Years ago, my lovely red headed wife was pregnant with Snowflake #2. Her body’s desire to savor the pregnancy pressed me into duty at the Mommy and Me class Snowflake #1 had been enrolled in. One morning after class I was approached by the instructor.

“I think [Snowflake]’s a born leader,” she declared.

I took the apparent compliment in stride. Apparently the instructor was unaware we’d already signed up for the next semester.

Fast forward six years and I’m watching the “Right Foot of Rockville™️” move her teammates around the soccer field in a way I wish she wouldn’t. It’s not that she doesn’t have an uncanny understanding of what she’s doing. It’s simply that I wish she wouldn’t do it. I’m the coach and positioning players is my job. It also seems less bossy when I do it.

(And yes, I’m trademarking, the “Right Foot of Rockville©️.” All other parents now need to come up with different nicknames for their children. I’m copyrighting it too, just in case that’s what I’m supposed to do to keep it for myself.)

On a day when Spring finally arrived to Maryland and many of Snowflake’s teammates were (understandably) preoccupied with putting flowers in their hair, my child remained focused on the game. I don’t believe she possesses any unparalleled athletic gifts beyond an unbelievable ability to take what she sees on television and put it into action. She was pretty young when Derek Jeter retired, but he obviously made enough of an impression for her to believe that losing can never be tolerated. The same can be said about the way she guards the opposing players in basketball. There are girls on the other side of this city who still haven’t touched a basketball.

I’d like to think coaches Archie Miller and Tom Crean would be proud.

My father and I used to debate where Mickey Mantle’s swing started from. The expression “he’s swinging from his heels” didn’t quite apply. There were others with big swings, so for Mick, it may have been his arches and it just as easily might have been his soul. Snowflake’s determination begins from this same mysterious place. If you’ve every argued with her about anything, you’d know what I’m talking about.

And on the soccer field, it can be a glory to behold.

In a game a few weeks ago, there was a prodigy on the other team who could launch rockets with her feet. I was tempted to ask to see her driver’s license, but since that’s not something 8 year olds carry, it looked like we’d have to devise other strategies to minimize her assault on our goal. On her own, Snowflake determined that you can’t shoot if someone’s constantly stepping directly in front of you. Playing her masterful defense and adding two goals of her own, she helped our team eke out a hard fought 4-2 victory. There were plenty of superlatives to be handed out to everyone after the game, but Snowflake’s personal mandate had been on display.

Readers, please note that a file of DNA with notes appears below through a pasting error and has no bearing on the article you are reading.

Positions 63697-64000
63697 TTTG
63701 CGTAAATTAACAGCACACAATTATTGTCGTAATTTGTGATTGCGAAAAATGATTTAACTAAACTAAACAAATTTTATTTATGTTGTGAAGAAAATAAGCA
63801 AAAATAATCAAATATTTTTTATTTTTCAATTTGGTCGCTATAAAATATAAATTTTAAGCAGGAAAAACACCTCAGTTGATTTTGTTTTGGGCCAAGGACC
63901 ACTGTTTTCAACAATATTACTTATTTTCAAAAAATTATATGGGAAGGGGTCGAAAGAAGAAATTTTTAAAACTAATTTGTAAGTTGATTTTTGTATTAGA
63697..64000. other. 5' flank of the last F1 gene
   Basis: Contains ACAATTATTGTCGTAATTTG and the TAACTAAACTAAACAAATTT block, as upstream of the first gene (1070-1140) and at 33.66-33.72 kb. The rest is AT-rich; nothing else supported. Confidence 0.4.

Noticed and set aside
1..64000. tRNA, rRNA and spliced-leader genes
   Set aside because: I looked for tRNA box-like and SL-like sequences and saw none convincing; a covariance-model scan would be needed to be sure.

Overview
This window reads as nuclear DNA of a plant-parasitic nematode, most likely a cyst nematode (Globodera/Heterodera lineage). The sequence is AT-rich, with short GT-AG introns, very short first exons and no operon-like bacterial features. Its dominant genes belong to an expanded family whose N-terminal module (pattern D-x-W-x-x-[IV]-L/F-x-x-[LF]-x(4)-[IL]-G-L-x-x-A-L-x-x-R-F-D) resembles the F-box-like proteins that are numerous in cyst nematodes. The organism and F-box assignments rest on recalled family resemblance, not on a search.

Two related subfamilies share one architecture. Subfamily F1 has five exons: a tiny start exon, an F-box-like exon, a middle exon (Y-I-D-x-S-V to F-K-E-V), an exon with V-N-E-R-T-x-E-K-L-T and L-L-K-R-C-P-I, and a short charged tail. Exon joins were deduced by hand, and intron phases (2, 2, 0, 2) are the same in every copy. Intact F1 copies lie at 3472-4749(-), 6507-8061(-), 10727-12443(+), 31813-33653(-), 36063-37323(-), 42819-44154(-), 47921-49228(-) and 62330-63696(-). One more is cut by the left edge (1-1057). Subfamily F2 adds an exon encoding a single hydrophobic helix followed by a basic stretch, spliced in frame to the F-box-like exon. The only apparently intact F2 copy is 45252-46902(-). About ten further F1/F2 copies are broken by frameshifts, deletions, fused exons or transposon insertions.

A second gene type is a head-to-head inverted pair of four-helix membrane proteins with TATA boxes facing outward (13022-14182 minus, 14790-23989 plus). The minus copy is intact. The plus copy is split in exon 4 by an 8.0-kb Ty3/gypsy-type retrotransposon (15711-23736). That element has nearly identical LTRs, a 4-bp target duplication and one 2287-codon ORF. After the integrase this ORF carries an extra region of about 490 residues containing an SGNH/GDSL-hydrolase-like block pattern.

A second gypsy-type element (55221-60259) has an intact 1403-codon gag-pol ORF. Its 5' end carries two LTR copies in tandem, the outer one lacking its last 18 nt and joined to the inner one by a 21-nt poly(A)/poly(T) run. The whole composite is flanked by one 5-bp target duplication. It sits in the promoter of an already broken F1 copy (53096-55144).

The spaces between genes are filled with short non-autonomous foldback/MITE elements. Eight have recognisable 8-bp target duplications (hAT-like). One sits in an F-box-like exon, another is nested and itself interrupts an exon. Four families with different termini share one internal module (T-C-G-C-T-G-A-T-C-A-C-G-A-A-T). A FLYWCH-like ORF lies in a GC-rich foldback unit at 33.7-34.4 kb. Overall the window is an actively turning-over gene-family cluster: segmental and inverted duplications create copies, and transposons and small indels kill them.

You play to the whistle. Period.

Never was this better illustrated than a hard shot she took when the other team’s thunder footed player tried to kick the ball through her midsection. It looked painful and there have been tears for far less (understandably), but this time, the ball wound up at Snowflake’s feet and she pounded it squarely into the net.

There’s really only one gear here. That the gear happens to be full speed ahead at all times can be somewhat endearing as a parent on the sidelines. Again, I just wish she’d take it a little easier on her teammates and maybe the referee. It’s something that we’ll work on.

I’m sure Aaron Judge will help. Snowflake’s already asking me why he smiles at everyone.

“Because he’s a great teammate with great sportsmanship.” I should be confident the lesson will sink in on its own. She’s picked up tips from other players we’ve seen far less often.

Yesterday’s game was tied at a goal apiece and there was a scrum in front of the goal we were attacking. Snowflake was at least 10 feet behind the crowd. She’d decided to guard against any breakaways should the ball somehow make it past the big purple wall that was our defense. And her instincts were perfect as evidenced by the fact that the ball wound up at her feet once again.

In the next instant, she strikes the ball with everything she’s got and launches it on a trajectory that’s destined to soar over the goal and well into the adjoining field… except the ball never gets there… its path suddenly develops an impossible arc as the ball finds the net. The goal establishes a lead that, while never entirely firm, is something we never relinquish.

David Beckham ran up out of nowhere and asked, “what the hell..?”

Yes, of course he didn’t, but it would’ve been fitting.

The Right Foot of Rockville™️ strikes again!